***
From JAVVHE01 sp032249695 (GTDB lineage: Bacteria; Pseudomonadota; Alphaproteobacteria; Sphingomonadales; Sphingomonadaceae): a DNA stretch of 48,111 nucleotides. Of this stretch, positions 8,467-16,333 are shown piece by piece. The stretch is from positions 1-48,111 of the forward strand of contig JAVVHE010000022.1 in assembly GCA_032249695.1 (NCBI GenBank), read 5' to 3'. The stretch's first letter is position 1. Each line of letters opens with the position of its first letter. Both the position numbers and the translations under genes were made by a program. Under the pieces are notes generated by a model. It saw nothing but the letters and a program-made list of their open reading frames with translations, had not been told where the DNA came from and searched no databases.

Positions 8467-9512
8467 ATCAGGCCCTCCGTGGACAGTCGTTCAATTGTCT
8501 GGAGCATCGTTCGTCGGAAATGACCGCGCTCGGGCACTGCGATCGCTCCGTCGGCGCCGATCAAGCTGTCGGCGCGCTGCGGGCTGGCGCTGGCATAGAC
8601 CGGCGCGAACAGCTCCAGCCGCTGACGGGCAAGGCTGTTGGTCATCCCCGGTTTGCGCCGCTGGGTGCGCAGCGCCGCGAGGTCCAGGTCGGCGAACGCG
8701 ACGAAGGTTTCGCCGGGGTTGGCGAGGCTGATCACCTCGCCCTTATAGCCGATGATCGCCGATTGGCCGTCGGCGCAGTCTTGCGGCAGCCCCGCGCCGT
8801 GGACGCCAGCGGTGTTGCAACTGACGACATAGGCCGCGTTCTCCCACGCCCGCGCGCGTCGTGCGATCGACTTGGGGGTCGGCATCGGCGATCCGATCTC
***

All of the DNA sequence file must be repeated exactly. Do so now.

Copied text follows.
From JAVVHE01 sp032249695 (GTDB lineage: Bacteria; Pseudomonadota; Alphaproteobacteria; Sphingomonadales; Sphingomonadaceae): a DNA stretch of 48,111 nucleotides. Of this stretch, positions 8,467-16,333 are shown piece by piece. The stretch is from positions 1-48,111 of the forward strand of contig JAVVHE010000022.1 in assembly GCA_032249695.1 (NCBI GenBank), read 5' to 3'. The stretch's first letter is position 1. Each line of letters opens with the position of its first letter. Both the position numbers and the translations under genes were made by a program. Under the pieces are notes generated by a model. It saw nothing but the letters and a program-made list of their open reading frames with translations, had not been told where the DNA came from and searched no databases.

Positions 8467-9512
8467 ATCAGGCCCTCCGTGGACAGTCGTTCAATTGTCT
8501 GGAGCATCGTTCGTCGGAAATGACCGCGCTCGGGCACTGCGATCGCTCCGTCGGCGCCGATCAAGCTGTCGGCGCGCTGCGGGCTGGCGCTGGCATAGAC
8601 CGGCGCGAACAGCTCCAGCCGCTGACGGGCAAGGCTGTTGGTCATCCCCGGTTTGCGCCGCTGGGTGCGCAGCGCCGCGAGGTCCAGGTCGGCGAACGCG
8701 ACGAAGGTTTCGCCGGGGTTGGCGAGGCTGATCACCTCGCCCTTATAGCCGATGATCGCCGATTGGCCGTCGGCGCAGTCTTGCGGCAGCCCCGCGCCGT
8801 GGACGCCAGCGGTGTTGCAACTGACGACATAGGCCGCGTTCTCCCACGCCCGCGCGCGTCGTGCGATCGACTTGGGGGTCGGCATCGGCGATCCGATCTC